Chargers Training Camp Interview: Luis Castillo

via i.a.cnn.net

A little background here.  First, it's really hard to pick up which linemen (offense or defense) are doing well at these training camp practices.  They're not going all out, so they're usually just trying to hold their ground instead of trying to kill the guy on the opposite side of the ball.  You'll notice that, besides sheer size, my notes from training camp included nothing about lineman play.

With that being said, I couldn't have came away from camp more impressed by Luis Castillo.  He's as big as just about anyone on the team, but very athletic.  You can tell by seeing him walk around that his days of playing soccer have made him very agile and light on his feet.  You can tell from the way he smashes into the "dummy" (I don't know what else to call it, the blue things with padding that all of the D-linemen hit in practice) that, when healthy, his strength is awesome.

As always with Luis, it comes down to health.  If he can stay healthy, he's one of the best 3-4 DEs in the league.  A prototype 3-4 DE, if you will.  However, healthy has always been a major factor in his career.  And that topic is what my questions were centered around.

 

How do you intend on trying to stay healthy this year?
There's nothing you can do except the same thing you always do.  Let me tell you what I mean by that.  We go out every offseason with the same approach.  You go out there, you work hard, you prepare your body in every way you can, you train as hard as you can.  You try to hit as many different body parts, make sure everything is ready to go, make sure everything gets work so that when it gets to the season it's nothing new.  But it's a physical game, and it's not a contact game it's a collision game, and things happen.  You get caught in the pile, your ankle gets caught up, your knee gets caught up and all you can do is pray for the best and hope you have a blessed season.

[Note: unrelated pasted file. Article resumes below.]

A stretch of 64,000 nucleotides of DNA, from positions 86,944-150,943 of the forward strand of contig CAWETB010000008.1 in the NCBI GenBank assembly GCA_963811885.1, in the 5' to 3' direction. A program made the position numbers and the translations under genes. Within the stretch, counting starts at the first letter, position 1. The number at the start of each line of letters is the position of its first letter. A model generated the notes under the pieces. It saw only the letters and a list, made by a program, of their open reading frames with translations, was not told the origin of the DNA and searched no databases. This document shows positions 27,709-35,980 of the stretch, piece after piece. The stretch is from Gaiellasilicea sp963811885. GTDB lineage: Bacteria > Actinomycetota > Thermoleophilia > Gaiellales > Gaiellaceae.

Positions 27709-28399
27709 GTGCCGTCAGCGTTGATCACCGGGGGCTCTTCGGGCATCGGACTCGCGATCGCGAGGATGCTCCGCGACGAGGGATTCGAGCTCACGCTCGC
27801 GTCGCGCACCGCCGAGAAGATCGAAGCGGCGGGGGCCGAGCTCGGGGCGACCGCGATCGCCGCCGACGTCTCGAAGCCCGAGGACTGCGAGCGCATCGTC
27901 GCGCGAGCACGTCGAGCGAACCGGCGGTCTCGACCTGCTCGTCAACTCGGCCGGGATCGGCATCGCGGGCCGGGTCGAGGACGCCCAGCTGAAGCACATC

You played a little nicked up last year, right?
It's been a rough couple of years.  I had the big ankle injury my second season, and missed I think seven games.  Had the same thing happen the next year, had surgery, missed seven more.  Was able to play all but one game last year, but it's the same things.  You're battling, you're always battling.  Nobody is out here healthy, you just hope to be as healthy as you can be.

At your position, what does playing nicked up do to you?  Does it make you slower?  Take away some of your strength?  I know it depends on the injury, but what's one thing that you feel you can't do if you're playing hurt?
Like you said, it depends on the injury.  It's an interesting dynamic.  I know, for fans, they see a guy on an injury report or they see a guy miss a few weeks and they love it when the guy is back, but you know you also got to realize that the guy is out there most likely, especially if he's missed a few weeks, most likely the injury would've taken another four, five, six weeks to recover but the guy is pushing it.  When a guy goes out on that field he's battling pain, he's battling the psyche of trying to deal with this limitation, but you go out there and you fight and you fight and you fight.  As far as the physical things that are lacking, it depends on the injury.  It really does.  I think for the most part, for this team and myself individually, when you're on that field, regardless of the injury, you make sure you have the same level of accountability you would on any other play.

 

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